• In October 2019, police violently dispersed an unsanctioned, peaceful protest in central Baku, arresting and beating protesters who demanded freedom for political prisoners and an end to economic injustice. Dozens were sentenced in pro forma hearings to fines and detention.7 Numerous protesters sustained injuries, including bruises and fractures.8 



  • Lift undue restrictions on freedom of assembly and ensure and guarantee in practice the right to peaceful protests, including by:  

  • Ensuring that municipal authorities permit peaceful assemblies and ending the de facto blanket ban on protests in central Baku;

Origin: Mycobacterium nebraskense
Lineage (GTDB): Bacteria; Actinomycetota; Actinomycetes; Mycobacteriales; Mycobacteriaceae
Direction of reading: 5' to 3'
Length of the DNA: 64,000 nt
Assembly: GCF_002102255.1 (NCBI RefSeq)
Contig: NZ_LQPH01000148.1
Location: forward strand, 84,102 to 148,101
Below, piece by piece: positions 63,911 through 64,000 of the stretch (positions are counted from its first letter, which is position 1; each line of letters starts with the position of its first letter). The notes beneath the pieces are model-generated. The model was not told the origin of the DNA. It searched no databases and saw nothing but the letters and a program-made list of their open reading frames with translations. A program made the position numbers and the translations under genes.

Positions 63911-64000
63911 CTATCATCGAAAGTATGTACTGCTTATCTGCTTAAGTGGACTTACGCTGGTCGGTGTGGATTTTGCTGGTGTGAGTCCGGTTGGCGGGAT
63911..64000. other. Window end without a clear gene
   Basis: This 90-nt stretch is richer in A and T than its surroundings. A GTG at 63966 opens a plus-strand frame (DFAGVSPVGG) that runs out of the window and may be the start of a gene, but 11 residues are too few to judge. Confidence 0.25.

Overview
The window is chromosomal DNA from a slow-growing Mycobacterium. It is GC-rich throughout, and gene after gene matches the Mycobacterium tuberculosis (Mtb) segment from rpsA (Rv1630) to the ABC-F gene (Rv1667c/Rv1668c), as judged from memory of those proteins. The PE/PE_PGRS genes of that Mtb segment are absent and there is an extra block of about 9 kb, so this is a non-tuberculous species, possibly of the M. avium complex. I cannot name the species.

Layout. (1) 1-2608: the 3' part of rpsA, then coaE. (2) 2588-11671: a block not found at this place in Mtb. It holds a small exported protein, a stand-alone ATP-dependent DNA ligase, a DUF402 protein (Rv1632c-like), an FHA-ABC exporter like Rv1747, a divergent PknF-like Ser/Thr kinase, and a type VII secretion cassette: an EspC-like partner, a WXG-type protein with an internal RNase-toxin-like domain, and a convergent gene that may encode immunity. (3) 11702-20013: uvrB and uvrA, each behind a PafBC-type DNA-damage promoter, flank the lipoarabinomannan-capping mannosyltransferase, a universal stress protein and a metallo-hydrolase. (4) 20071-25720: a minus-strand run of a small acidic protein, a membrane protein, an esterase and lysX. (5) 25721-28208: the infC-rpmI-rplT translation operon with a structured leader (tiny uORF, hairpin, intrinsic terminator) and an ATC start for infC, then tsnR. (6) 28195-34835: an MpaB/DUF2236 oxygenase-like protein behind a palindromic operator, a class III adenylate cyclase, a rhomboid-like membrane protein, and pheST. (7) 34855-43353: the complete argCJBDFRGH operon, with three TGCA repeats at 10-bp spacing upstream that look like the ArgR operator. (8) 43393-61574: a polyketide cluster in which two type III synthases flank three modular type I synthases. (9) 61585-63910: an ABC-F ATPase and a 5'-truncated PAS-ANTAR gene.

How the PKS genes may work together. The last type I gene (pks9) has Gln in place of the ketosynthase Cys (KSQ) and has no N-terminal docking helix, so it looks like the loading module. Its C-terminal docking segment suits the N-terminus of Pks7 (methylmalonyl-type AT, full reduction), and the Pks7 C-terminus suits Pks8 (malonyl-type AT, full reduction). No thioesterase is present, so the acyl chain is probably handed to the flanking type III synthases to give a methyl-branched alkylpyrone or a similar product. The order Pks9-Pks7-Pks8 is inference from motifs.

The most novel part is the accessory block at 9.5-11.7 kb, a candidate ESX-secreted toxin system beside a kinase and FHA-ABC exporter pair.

• Ensuring prompt and effective investigations into alleged use of unnecessary or excessive use of force by police during demonstrations;  

  • Repealing amendments to the Code of Administrative Offenses that established harsher penalties for participants and organizers of unsanctioned protests; and 

  • Ensuring that everyone charged with administrative offenses for exercising their right to freedom of assembly enjoy full due process protections, including timely access to a lawyer of their choosing and adequate time for preparation of a defense. 


Restrictions on civil society and freedom of association